Generally, there are no differences between local branches of non-local corporations and local subsidiaries of non-local corporations; however, in practice, there are usually problems, or at least discussions, regarding the allocation of income/expenses and assets.
Capital gains of non-residents on a sale of stock in local corporations are taxed if the shareholding is at least 1%. However, the tax treaties usually eliminate such taxation.
A change of control might result in the (partial) forfeiture of tax losses carried forward in the case of a change of at least 25% of the shareholding (see 2.4 Basic Rules on Loss Relief).
Furthermore, the real estate transfer tax (RETT) could be triggered by certain transactions with corporations/partnerships owning real estate (see 2.8 Other Taxes Payable by an Incorporated Business).
There are no specific formulas used to determine the income of foreign-owned local affiliates selling goods or providing services, but it must be ensured that the determination follows the arm’s-length principle.
There are no specific rules regarding the deduction for payments by local affiliates for management and administrative expenses incurred by a non-local affiliate. However, in general, the arm’s-length principle and the transfer pricing rules must be taken into consideration.
Any borrowing between related parties must comply with the arm’s-length principle. The granting by a local affiliate of an interest-free loan or of one with an interest below market standards may result in a hidden profit distribution. In comparison, a loan granted with an interest that is above market standards may result in a hidden contribution.
In principle, the worldwide income of local corporations is taxed in Germany. The part of the income of a local corporation which originates from foreign sources which are taxed in the state of source with a tax comparable to German corporate tax is taxed in Germany, taking into account the tax paid abroad. If a double tax treaty applies, the regulations laid down there have priority. A 95% tax exemption applies for dividends and capital gains from foreign sources if the shareholding is at least 10% (for corporate income tax) and 15% (for trade tax).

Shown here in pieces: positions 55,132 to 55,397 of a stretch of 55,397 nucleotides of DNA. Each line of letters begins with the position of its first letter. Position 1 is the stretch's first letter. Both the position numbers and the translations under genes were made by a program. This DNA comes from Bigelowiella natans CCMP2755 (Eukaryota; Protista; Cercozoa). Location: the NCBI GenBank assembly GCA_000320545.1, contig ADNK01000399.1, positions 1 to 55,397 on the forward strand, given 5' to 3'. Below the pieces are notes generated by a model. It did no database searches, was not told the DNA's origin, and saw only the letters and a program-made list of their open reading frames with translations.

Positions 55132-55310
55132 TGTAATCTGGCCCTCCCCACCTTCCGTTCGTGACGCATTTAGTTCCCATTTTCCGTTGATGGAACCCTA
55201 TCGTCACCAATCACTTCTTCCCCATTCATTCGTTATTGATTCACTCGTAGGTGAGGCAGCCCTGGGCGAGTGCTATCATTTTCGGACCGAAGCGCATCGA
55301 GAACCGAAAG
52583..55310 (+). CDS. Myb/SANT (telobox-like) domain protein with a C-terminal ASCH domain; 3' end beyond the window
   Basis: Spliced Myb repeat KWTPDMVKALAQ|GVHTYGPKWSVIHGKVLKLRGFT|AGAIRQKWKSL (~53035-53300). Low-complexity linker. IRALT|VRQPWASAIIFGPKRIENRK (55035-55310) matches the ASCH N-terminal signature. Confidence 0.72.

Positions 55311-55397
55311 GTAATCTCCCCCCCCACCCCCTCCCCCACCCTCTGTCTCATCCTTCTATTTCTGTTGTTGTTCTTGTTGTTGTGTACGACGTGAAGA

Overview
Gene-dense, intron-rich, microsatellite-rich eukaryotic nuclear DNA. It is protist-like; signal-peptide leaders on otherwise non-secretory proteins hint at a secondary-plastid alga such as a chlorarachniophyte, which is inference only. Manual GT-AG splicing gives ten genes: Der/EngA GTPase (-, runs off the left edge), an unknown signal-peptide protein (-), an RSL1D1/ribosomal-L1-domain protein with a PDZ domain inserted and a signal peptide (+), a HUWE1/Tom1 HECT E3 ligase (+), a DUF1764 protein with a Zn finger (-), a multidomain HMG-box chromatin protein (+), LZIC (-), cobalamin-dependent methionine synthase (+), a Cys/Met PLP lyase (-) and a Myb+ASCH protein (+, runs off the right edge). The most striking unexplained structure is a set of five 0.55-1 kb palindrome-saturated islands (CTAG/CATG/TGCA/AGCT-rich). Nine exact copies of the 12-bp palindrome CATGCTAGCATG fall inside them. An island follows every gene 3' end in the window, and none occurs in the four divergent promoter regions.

For CFC taxation see 6.6 Rules Related to the Substance of Non-local Affiliates.
If foreign income is tax-exempt in Germany, corresponding expenses which are economically directly connected to such income are not deductible in Germany.
Under German tax law, for income to qualify as dividend income the same rules apply regardless of the origin of the dividends from foreign or local sources. Thus, under income tax aspects, 95% of dividend income is tax-exempt, except dividend income deriving from free-float below 10%.
For trade tax, the tax exemption for proceeds resulting from foreign subsidiaries is granted if the local corporation holds at least 15% of the subsidiary. Under certain provisions (especially activity) even a sub-subsidiary may benefit from this privilege.
Intangibles may be transferred or let (royalties) at arm’s-length conditions resulting in taxable income (transfer price or royalties) at regular rates.
Generally, passive low-taxed income of non-local subsidiaries (dominated by Germans) is taxed in Germany.
The income is added to that of the local corporation and is then subject to regular German tax rules. In the case of passive investment income, the income will be taxed in Germany even in cases where German shareholding is 1% or below.
German CFC rules do not generally relate to the substance of non-local affiliates. However, the carve-out from CFC rules which is provided for EU corporations requires – besides other conditions – that the non-local affiliate carries out an actual economic activity.
The gains made by local corporations on the sale of shares in non-local affiliates enjoy the same 95% tax exemption as granted for the sale of shares in local subsidiaries. However, for trade tax purposes this requires that the non-local affiliate carries out only or almost only an active activity. Furthermore, it is still under discussion whether to apply the tax exemption for capital gains only for shareholdings of at least 10% in future. To date, no concrete steps have been planned.
Section 42 of the General Tax Code provides for a general anti-avoidance rule which applies in case of abusive tax structures. On the level of the EU, the Anti-Tax Avoidance Directive (ATAD) establishes a common minimum level of anti-avoidance rules that every member state has to ensure compliance with.